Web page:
4 - 5
FATMAP difficulty grade
The Slaughter Canyon Trail is a rugged backcountry trail that connects to the [Guadalupe Ridge Trail](https://www.nps.gov/cave/guadalupe-ridge-trail.htm), a 100-mile National Recreation Trail (NRT) that follows the spine of the Guadalupe Mountains into Texas.
Though overnight camping is not allowed on Slaughter Canyon, limited camping is available on the Guadalupe Ridge Trail with the appropriate [backcountry permits](https://www.nps.gov/cave/planyourvisit/backcountrypermits.htm).
Along the way, take note of juniper, prickly pear cactus, mesquite, and even green sotol that paint the landscape with dull tan, green, and red hues.
As mapped, this is the most recent iteration of the trail, which is rumored to have changed over time.
The trail offers plenty of nice views, but no particular destination other than the Guadalupe Ridge Trail.
Hike as little - or as far - as you'd like, but pay close attention to your map to make sure you don't get too far off trail.
The route mostly follows the wash through the middle portion of the canyon, but climbs up to the ridge before connecting to the ridge. The trailhead, which has vault toilets only, is shared with [Slaughter Canyon Cave Trail](https://fatmap.com/routeid/2699937/slaughter-canyon-cave), a shorter hike leading to an overlook of the cave.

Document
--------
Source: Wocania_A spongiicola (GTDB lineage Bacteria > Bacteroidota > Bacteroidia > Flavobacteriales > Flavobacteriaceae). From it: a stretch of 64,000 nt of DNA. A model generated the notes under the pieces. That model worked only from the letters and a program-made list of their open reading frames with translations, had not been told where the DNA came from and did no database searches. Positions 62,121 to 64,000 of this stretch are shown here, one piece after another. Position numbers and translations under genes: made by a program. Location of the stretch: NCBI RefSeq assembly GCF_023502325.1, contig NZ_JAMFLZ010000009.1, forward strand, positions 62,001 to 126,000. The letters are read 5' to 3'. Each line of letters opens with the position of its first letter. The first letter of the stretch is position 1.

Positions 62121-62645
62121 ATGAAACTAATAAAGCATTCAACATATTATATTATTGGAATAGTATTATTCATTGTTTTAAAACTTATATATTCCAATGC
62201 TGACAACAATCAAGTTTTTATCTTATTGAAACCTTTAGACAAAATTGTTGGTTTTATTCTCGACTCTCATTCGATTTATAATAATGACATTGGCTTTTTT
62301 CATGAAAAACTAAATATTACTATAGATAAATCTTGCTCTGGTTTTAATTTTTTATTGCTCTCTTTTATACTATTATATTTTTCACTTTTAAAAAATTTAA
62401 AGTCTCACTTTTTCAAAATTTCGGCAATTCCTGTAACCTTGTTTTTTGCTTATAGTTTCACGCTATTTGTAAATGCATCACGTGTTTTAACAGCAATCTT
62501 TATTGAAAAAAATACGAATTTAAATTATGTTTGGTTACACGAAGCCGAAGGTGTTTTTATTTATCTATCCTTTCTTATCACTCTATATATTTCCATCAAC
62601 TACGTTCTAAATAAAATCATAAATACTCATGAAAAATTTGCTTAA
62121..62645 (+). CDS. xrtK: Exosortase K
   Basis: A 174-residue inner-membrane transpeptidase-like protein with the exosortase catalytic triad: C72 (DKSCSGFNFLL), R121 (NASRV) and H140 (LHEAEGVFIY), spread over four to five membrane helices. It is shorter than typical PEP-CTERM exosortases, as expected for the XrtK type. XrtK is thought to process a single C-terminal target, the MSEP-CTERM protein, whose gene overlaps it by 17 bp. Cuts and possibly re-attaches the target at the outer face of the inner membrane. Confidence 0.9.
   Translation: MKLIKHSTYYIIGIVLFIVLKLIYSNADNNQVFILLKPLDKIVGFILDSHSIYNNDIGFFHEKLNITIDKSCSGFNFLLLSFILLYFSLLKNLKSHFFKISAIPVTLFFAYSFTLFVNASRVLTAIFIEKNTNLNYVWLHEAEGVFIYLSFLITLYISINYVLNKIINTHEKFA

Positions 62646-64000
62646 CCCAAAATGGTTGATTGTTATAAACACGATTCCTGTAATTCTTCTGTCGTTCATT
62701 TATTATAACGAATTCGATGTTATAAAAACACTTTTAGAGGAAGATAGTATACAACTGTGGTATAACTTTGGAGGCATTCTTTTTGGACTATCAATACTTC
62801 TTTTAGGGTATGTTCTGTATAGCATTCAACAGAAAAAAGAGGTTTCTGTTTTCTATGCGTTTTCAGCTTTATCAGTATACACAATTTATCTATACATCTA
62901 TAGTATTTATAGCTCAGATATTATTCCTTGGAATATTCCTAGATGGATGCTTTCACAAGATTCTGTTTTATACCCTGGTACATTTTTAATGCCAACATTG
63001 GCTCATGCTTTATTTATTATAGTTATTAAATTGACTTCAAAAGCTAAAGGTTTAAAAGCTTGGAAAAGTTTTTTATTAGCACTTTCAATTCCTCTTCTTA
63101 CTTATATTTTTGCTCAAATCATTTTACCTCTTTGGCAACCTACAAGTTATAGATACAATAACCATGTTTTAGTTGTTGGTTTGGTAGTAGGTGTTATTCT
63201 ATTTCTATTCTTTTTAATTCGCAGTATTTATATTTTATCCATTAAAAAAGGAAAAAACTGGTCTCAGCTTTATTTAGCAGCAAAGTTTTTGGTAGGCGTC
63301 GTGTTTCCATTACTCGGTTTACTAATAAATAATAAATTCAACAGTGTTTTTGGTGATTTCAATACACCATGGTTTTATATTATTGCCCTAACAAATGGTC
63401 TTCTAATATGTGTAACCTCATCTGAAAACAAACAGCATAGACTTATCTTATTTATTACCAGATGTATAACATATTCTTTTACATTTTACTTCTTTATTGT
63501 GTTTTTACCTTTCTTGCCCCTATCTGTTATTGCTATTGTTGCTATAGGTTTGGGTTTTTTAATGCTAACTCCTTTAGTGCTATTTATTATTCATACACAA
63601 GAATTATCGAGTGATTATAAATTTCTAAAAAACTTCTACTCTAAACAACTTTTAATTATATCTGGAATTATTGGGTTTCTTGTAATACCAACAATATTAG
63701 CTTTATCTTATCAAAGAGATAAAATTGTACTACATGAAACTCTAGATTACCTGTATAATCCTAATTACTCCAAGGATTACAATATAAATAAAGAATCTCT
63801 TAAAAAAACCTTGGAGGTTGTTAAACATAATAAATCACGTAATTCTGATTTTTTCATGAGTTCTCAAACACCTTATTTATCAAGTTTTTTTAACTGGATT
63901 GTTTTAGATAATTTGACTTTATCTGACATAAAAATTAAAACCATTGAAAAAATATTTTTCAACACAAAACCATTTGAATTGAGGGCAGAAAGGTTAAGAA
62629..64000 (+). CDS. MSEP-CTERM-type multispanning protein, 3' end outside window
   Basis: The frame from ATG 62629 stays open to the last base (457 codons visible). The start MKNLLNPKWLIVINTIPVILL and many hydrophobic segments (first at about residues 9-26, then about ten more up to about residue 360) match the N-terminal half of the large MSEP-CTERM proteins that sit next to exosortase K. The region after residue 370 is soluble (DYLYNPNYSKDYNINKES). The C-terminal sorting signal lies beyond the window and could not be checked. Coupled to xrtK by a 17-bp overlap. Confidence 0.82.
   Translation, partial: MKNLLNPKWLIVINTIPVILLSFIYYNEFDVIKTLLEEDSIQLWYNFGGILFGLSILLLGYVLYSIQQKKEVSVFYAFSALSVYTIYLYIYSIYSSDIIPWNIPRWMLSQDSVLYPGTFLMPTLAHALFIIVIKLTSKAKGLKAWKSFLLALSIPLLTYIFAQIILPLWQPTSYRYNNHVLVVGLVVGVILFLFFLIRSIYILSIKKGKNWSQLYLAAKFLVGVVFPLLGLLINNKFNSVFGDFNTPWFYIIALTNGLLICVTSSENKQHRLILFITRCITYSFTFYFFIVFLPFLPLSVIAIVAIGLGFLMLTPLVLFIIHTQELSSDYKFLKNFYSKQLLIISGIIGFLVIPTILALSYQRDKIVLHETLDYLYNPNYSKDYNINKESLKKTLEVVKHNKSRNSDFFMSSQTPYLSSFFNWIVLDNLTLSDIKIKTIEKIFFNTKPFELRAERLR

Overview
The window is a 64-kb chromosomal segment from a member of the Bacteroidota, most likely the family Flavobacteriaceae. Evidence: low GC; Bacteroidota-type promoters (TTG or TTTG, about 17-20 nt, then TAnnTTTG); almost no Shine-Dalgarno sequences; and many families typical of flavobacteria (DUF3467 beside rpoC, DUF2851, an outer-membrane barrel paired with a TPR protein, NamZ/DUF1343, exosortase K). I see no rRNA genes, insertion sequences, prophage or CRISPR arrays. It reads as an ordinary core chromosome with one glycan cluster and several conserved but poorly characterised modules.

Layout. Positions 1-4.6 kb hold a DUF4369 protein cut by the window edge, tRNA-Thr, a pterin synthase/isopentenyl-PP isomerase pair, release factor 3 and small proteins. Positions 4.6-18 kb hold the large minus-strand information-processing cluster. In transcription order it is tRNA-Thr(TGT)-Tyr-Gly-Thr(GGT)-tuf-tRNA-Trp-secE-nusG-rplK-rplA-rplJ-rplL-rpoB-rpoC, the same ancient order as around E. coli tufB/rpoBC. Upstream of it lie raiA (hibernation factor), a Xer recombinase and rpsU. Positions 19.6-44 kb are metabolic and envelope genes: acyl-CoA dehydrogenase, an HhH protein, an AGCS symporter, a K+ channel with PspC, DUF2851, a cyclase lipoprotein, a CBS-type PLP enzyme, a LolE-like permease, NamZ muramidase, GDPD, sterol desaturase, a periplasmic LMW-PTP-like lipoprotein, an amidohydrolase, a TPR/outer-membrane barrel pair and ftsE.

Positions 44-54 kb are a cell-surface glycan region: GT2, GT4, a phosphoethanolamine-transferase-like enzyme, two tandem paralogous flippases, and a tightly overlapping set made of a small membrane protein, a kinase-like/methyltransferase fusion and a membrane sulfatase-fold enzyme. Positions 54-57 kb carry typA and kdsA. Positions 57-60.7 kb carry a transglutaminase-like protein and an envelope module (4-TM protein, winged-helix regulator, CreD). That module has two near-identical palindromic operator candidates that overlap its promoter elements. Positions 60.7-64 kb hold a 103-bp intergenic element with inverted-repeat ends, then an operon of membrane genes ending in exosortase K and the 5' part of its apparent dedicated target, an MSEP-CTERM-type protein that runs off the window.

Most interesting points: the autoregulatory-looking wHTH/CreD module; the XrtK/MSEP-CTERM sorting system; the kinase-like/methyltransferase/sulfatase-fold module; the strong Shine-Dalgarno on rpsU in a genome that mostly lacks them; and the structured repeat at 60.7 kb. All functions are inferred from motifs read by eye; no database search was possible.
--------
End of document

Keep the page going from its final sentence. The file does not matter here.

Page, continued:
Other than this day hike, ranger-guided cave tours are a popular activity.
"Highlights of the tour may include the 89-foot high Monarch, one of the world's tallest columns; the Christmas Tree, a sparkling, crystal-decorated column; and the Chinese Wall, a delicate, ankle-high rimstone dam." Those interested can call 877-444-6777 or visit [Recreation.gov](https://www.recreation.gov/ticket/facility/tour/73) for reservations.
The 5.5-hour tour costs $15 for adults and $7.50 for children. Sources: https://www.stavislost.com/hikes/trail/middle-slaughter-canyon-trail-to-guadalupe-ridge https://www.nps.gov/cave/planyourvisit/slaughter_canyon_cave_tour.htm https://www.nps.gov/cave/slaughter-canyon-cave-trail.htm https://www.nps.gov/cave/learn/nature/treesandshrubs.htm